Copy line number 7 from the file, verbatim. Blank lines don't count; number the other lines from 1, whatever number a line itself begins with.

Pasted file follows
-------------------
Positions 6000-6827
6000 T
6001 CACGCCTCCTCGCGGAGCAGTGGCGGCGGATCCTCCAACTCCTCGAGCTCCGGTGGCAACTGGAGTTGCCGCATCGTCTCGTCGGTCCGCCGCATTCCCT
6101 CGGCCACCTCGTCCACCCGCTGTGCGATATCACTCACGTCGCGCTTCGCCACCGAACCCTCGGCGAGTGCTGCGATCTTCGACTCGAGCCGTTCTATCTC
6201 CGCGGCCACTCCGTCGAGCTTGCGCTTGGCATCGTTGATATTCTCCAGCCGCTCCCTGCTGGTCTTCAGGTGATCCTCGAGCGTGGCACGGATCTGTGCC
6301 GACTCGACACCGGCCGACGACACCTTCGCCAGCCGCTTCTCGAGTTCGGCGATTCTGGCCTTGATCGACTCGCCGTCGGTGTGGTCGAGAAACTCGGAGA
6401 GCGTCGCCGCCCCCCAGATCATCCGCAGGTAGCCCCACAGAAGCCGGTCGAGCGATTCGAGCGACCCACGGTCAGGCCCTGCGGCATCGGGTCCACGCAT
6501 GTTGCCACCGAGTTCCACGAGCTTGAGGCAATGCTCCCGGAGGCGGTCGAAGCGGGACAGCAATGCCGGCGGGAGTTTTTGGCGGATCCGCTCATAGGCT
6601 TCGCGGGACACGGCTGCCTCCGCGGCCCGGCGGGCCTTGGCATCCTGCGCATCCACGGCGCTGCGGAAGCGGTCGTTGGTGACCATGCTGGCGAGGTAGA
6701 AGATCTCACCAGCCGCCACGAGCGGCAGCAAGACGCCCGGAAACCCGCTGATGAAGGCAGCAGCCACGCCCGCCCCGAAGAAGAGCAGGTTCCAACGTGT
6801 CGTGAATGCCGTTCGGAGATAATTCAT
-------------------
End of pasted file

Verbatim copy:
6401 GCGTCGCCGCCCCCCAGATCATCCGCAGGTAGCCCCACAGAAGCCGGTCGAGCGATTCGAGCGACCCACGGTCAGGCCCTGCGGCATCGGGTCCACGCAT